|Sir Richard Branson
Photo by Phil High
Photo by Phil High
after unveiling WhiteKnightTwo in Mojave, California, Burt Rutan of
Scaled Composites and Sir Richard Branson and Will Whitehorn of Virgin
Galactic came to EAA AirVenture Oshkosh 2008 and pledged to bring the
newly introduced launch vehicle for SpaceShipTwo to next year’s fly-in
and, when ready, to conduct their first commercial sub-orbital space
flight from AirVenture.
"We’re going to
take it to Sweden to fly in the aurora borealis, to the UK, Spain, and
Australia from our home base in New Mexico. But the first place we’re
going to bring it commercially is Oshkosh," Rutan told a cheering
over flow audience in the Honda Pavilion in the Forums and
Workshop Plaza. "We’re going to make six new astronauts right
here in the evening air show with SpaceShipTwo."
WhiteKnightTwo, a twin fuselage, four-engine aircraft, is the offspring of
the aircraft that launched the first successful civilian flight aboard
SpaceShipOne into outer space, thereby winning the $10 million X prize.
But Rutan and his Virgin Galactic colleagues have their sights on a much
bigger prize: opening space flight and outer space to private
enterprise. At their forum presentation, the trio said WhiteKnightTwo,
the largest composite aircraft every built, has the capacity to make
that future possible.
getting ready for business," Whitehorn told attendees, "to
take people into space to show them the beauty of the planet, and in the
long range, taking them from point A to B around the world, and to use
the industrialization of space to support this planet as it grows to
more than 10 billion people over the next thirty years."
that WhiteKnightTwo is the 40th aircraft he’s developed, Rutan said
of the aircraft’s potential, "It’s really something that’s
beyond what I thought I’d be able to do, or we at Scaled Composites
would be able to do, only five years ago. I didn’t expect someone to
step up who had the passion for space, and the ambition to take this not
just into the first beginning of private space flight but to be able to
create a whole new industry," he continued, turning to his partner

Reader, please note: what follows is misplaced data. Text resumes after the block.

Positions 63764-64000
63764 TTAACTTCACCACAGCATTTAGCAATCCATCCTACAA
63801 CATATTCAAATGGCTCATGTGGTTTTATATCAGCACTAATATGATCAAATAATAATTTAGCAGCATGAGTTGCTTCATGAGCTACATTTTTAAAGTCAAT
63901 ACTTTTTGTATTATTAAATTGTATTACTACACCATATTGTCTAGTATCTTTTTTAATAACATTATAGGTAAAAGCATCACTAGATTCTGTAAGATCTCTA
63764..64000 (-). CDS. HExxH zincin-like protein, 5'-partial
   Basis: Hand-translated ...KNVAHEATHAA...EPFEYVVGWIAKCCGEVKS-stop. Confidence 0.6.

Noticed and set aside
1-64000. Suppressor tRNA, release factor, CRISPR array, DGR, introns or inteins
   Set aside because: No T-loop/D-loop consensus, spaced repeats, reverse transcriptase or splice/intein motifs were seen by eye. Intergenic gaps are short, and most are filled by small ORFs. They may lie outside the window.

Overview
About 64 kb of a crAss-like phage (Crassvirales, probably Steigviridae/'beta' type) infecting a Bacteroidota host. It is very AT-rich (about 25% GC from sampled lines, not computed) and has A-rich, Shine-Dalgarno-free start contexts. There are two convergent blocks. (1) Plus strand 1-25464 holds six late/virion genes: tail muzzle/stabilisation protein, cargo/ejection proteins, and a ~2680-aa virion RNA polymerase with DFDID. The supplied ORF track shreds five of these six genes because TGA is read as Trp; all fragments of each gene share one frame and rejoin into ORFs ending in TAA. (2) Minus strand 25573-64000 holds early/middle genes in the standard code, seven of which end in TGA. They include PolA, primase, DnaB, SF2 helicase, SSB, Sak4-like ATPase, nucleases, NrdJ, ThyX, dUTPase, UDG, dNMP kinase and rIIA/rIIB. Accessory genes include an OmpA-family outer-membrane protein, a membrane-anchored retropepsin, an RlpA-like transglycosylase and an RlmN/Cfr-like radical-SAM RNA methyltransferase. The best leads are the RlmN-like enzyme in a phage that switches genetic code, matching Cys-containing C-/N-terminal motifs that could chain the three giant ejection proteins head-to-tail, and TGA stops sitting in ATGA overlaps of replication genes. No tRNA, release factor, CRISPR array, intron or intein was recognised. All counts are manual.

in the venture, Sir Richard.
was very lucky to have my mother there to launch it, and my father as
well—he’s 90 years old," Sir Richard said of the prior day’s
roll out of WhiteKnightTwo. He noted that while no launch date for
commercial service has been set, "My mother’s booked on, and my
children are booked on."
looked out into the audience. "If we could guarantee your return
ticket, how many of you would want to go into space?" His question
met with a sea of raised hands and a roar of enthusiasm.
remember when I first mentioned plans for homebuild guys to build a
spaceship [at the fly in] in 1994, I was told by EAA management,
‘Burt, our members are not interested in space flight,’" Rutan
recalled to loud laughter.
Galactic intends to begin service by offering suborbital flights to
space tourists, but Rutan said the service will progress "very soon
to move into resort hotels in orbit. We want to make swings around the
moon from that resort hotel, and I think that can happen within our
building an incredible space station right in the desert in New
Mexico," Sir Richard said. "I think it will be one of ten
wonders of the world when it’s finished."
their remarks the floor was opened to questions. One attendee noted that
suborbital flight was less demanding than orbital flight and flights
around the moon, and asked how the company could achieve those goals.
of you who’ve followed the [development of the] 40 airplanes know you
don’t find out about them until they’re ready to fly," Rutan
said. "So the public doesn’t know what we’re doing in a lot of
these areas. It doesn’t help what I’m doing, or help you to detail
that. I will tell you we are working in several of these key
entrepreneur asked how he could support the private space industry.
Rutan made a parallel with the people who work at Scaled Composites.
"A lot of those
folks came right out of the types of people in this audience,"
Rutan said. "When I talk to you, this audience has more passion
than any other audience I’ve ever talked to. That’s why I love
coming to Oshkosh. The Oshkosh people who come here and enjoy the
passion that happens every year here, you’re the ones that are going
to help us grow this industry."